"It was the position of the United States that the arms embargo should be extended, and had it been extended, we would not have had to snap back to restore the full panoply of UN sanctions. So one practical effect, we believe, will be to say to arms manufacturers and traders around the world that if you engage in business with Iran, the very full force of these new or, rather, restored sanctions will be felt immediately. They will be placed on you....In our view, the UN sanctions snap back on Saturday at 8:00 p.m."  (U.S. State Department)
News Resources - Israel and the Mideast:
  • Prime Minister Netanyahu to UAE and Bahrain: Thank You for Joining Us in Bringing Hope to All the Children of Abraham
    Prime Minister Benjamin Netanyahu said Tuesday at the White House: "For thousands of years, the Jewish people have prayed for peace. For decades, the Jewish state has prayed for peace. And this is why today we're filled with such profound gratitude."
        "I am grateful to Crown Prince Mohammed bin Zayed of the United Arab Emirates and to you, Foreign Minister Abdullah bin Zayed. I thank you both for your wise leadership and for working with the United States and Israel to expand the circle of peace. I am grateful to King Hamad of Bahrain and to you, Foreign Minister Abdullatif Al Zayani, for joining us in bringing hope to all the children of Abraham....This is not only a peace between leaders, it's a peace between peoples - Israelis, Emiratis and Bahrainis are already embracing one another."  (Israel Ministry of Foreign Affairs)
  • Palestinians in Gaza Fire Rockets at Israel during White House Ceremony
    Palestinians in Gaza fired 13 rockets at Israel beginning on Tuesday during the White House ceremony where Israel, the UAE and Bahrain signed agreements to establish diplomatic relations. As the rocket fire continued on Wednesday, 8 of the rockets were intercepted by Israel's Iron Dome anti-missile system. In response, the IDF launched 10 air strikes on military targets in Gaza. (Ynet News)
        See also Israeli Seriously Injured in Gaza Rocket Attack
    Asher Biton, 62, was seriously wounded in a rocket attack on Tuesday as he was delivering food to the needy in Ashdod. (Times of Israel)
  • Coronavirus in Israel
    The Israel Health Ministry reported Thursday that 1,163 coronavirus patients are being treated in hospitals. 549 are in a serious condition, of whom 140 are ventilated. The death toll has reached 1,165. A nationwide lockdown is to begin on Friday. (Ynet News)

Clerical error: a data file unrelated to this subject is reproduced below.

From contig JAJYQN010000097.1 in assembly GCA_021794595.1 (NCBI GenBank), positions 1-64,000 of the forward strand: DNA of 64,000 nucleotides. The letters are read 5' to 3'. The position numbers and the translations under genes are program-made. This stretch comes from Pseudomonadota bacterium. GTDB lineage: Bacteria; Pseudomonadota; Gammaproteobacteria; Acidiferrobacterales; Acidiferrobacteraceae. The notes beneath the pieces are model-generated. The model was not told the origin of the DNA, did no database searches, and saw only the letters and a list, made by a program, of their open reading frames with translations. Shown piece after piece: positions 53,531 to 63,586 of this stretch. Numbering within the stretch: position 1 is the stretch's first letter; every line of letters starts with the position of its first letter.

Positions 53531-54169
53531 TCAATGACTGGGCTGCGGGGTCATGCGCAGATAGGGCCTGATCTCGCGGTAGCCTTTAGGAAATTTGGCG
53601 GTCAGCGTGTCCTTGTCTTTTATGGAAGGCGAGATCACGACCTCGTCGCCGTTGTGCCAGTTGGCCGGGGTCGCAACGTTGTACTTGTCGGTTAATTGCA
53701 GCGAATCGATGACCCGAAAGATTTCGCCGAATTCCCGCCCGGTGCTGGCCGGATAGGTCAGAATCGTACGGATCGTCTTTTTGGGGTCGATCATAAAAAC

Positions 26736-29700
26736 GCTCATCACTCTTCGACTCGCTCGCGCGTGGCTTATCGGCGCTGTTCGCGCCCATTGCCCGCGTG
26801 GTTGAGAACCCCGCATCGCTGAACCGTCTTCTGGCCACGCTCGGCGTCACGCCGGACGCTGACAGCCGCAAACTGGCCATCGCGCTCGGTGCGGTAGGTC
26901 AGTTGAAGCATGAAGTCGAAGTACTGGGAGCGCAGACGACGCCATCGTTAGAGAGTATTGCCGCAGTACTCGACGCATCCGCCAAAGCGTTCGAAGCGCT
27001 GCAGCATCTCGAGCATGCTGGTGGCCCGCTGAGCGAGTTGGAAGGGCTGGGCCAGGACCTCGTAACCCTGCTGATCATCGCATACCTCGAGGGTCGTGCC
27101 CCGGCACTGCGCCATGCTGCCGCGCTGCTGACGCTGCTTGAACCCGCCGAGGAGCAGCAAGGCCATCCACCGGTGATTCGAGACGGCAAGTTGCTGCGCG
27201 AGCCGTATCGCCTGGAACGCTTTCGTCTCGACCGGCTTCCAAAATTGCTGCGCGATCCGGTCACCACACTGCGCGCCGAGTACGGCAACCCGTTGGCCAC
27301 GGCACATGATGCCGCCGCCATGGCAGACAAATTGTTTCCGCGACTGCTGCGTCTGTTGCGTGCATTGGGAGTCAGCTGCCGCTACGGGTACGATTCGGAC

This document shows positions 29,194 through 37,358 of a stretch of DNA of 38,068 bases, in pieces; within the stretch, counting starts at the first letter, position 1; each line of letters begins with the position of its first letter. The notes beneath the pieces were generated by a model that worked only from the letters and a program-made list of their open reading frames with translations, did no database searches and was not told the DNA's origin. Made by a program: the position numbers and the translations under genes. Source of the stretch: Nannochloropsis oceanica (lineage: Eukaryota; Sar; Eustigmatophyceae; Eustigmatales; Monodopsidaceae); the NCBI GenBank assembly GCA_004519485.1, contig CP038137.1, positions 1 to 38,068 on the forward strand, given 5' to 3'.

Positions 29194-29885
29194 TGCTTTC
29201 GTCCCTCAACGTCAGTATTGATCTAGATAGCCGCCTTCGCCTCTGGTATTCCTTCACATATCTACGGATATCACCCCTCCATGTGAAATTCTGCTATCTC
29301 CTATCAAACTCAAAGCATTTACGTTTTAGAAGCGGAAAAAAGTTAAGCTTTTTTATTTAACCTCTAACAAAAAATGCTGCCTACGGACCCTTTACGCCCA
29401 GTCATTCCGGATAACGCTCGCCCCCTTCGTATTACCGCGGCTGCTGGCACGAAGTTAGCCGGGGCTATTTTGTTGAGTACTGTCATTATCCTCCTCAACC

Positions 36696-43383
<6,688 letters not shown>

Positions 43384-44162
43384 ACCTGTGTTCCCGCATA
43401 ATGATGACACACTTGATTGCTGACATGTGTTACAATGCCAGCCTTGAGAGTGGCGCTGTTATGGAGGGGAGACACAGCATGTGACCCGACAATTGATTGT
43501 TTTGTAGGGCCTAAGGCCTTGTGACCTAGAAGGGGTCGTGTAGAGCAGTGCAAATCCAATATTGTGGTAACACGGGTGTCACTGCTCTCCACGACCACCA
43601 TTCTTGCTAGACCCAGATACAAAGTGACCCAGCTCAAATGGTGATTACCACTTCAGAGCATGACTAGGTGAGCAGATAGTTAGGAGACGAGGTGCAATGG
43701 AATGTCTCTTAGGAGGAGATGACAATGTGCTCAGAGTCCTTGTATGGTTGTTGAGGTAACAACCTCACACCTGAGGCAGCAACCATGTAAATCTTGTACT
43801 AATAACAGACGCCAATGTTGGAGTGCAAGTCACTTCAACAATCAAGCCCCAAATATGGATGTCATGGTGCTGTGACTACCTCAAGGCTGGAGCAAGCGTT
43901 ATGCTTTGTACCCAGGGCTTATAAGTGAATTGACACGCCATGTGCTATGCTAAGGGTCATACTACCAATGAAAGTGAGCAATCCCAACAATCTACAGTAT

Global Commentary and Think-Tank Analysis:

    The Israel-UAE-Bahrain Peace Agreements

  • Peace. Shalom. Salaam - Abdullah bin Zayed Al Nahyan
    "Peace. Shalom. Salaam" was written in 2-foot-high letters in three languages on the side of the El Al aircraft that landed in Abu Dhabi two weeks ago. This message elevates opportunity and optimism over conflict and defeatism.
        Non-Arab countries and a mob of non-state actors exist in a warped axis of perpetual resistance. They advocate one brand or another of extremism. They are nostalgic over lost empires or obsess over a new caliphate. The signing of the peace accord this week is a reminder that all the people of the Middle East are tired of conflict. The priority now is to continue to modernize our societies and to stabilize the broader region.
        In the Emirates, we are committed to the true tenets of Islam - moderation, inclusion and peace. The Palestinian leadership should use this moment to reorganize its approach and prepare to re-engage in productive discussions. The writer is the United Arab Emirates minister of foreign affairs and international cooperation. (Wall Street Journal)
  • Israel Has Become Too Valuable to the Arab World to Be Treated as a Pariah - Walter Russell Mead
    A tipping point seems to have been reached in the Middle East. Resentment of Zionism and sympathy for the Palestinians will no longer be allowed to interfere with what embattled Arab rulers see as a vital relationship. Geopolitically, conservative Arab states have long understood that their interests and Israel's are connected.
        The more the U.S. withdraws from the region, the greater the value of Israel to the Sunni Arab world. Growing numbers of Arab leaders believe that Israel is the only country with both the will and the means to help the Arab world defend itself from regional threats. Beyond that, Israel is by any measure the most successful state in the Middle East with the most technologically advanced economy in the region.
        The Arab rapprochement with Israel reflects a sober and serious response to realities that no Arab state can ignore. As a military and intelligence partner, as a diplomatic force multiplier, as a trading partner, as a source of investment and of development expertise, Israel is too valuable to the Arab world to be relegated to the status of a regional pariah. It has earned its place in the Middle East. The writer is professor of foreign affairs and the humanities at Bard College. (Wall Street Journal)